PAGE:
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Reviewed by Simon

But What If We’re Wrong?
It’s not upside-down!

How many non-fiction books do you come across which combine literature, music, television, sports, science, and aliens? Not that many, I’m going to wager – but, then, I could be wrong – as Klosterman’s book is continually reasserting. There are many kinds of wrongness, of course, but the focus of this book is clear in the subtitle: ‘thinking about the present as if it were the past’. How will the early 21st century be remembered in decades and centuries to come?

On the one hand, the answer to this question must inevitably be ‘we don’t know’. And even, Klosterman asserts, ‘we can’t guess’. He argues that history has been a long process of showing that what people thought was the most significant or true thing turned out not to be – and that the most long-lasting writer, musician, or thinker of a period is somebody so marginalised or underground that we couldn’t even begin to identify them. Indeed, towards the end of the book Klosterman answers – or at least acknowledges – a possible complaint of the reader:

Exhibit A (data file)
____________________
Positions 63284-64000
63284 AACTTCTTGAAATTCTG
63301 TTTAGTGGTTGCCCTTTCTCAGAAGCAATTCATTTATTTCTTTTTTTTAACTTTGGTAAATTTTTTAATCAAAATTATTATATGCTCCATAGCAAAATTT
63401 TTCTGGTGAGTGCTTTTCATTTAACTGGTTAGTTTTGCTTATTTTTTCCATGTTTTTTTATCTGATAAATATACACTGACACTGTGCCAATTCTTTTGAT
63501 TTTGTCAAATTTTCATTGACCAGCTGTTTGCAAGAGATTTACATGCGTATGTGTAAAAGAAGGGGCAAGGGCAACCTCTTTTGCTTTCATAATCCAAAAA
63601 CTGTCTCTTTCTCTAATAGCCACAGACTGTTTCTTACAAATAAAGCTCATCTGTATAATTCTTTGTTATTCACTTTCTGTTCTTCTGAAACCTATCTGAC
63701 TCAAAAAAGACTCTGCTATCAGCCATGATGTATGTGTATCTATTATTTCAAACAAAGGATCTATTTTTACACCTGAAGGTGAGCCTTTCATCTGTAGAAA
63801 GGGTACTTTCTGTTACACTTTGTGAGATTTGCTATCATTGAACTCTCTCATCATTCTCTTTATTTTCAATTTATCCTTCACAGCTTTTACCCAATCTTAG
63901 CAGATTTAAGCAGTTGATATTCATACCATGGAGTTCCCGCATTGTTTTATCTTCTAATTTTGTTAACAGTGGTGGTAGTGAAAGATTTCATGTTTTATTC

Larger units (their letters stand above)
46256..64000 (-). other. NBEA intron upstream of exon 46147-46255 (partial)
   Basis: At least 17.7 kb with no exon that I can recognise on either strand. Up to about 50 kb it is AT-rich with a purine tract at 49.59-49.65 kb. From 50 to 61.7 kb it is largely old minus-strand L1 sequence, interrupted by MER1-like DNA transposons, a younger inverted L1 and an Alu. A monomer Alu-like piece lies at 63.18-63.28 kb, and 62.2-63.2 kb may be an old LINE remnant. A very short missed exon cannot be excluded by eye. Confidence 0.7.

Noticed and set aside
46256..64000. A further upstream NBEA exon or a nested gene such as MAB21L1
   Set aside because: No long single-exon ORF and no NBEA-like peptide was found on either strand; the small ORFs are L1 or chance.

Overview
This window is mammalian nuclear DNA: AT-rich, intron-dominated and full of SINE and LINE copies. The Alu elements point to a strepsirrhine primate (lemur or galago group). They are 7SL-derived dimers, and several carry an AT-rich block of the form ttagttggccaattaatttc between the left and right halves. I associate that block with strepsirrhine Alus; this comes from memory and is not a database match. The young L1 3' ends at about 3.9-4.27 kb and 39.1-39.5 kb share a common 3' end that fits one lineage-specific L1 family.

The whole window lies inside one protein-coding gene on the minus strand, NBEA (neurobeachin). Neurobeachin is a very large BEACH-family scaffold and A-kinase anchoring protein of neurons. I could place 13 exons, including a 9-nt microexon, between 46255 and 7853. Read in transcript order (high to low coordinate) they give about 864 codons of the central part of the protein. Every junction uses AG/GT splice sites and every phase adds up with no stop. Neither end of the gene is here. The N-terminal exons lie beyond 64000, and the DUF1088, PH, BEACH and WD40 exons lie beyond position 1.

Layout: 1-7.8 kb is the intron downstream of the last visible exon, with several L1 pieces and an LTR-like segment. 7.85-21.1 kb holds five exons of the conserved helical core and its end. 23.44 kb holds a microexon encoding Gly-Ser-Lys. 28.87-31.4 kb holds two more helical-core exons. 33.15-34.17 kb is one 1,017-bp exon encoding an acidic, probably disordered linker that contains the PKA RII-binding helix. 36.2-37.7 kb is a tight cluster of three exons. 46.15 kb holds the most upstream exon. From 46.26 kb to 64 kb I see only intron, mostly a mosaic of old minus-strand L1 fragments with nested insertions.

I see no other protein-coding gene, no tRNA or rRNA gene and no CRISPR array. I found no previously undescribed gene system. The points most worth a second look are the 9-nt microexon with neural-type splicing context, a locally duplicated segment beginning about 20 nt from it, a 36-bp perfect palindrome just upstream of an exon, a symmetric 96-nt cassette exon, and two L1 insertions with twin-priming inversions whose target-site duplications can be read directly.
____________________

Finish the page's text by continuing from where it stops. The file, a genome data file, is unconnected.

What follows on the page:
Do I believe our current assumption about how the present will eventually be viewed is, in all probability, acutely incorrect? Yes. And yet I imagine this coming wrongness to resemble the way society has always been wrong about itself, since the beginning of time. It’s almost like I’m showing up at the Kentucky Derby and insisting the two-to-one favorite won’t win, but refusing to make any prediction beyond ‘The winner will probably be a different horse.’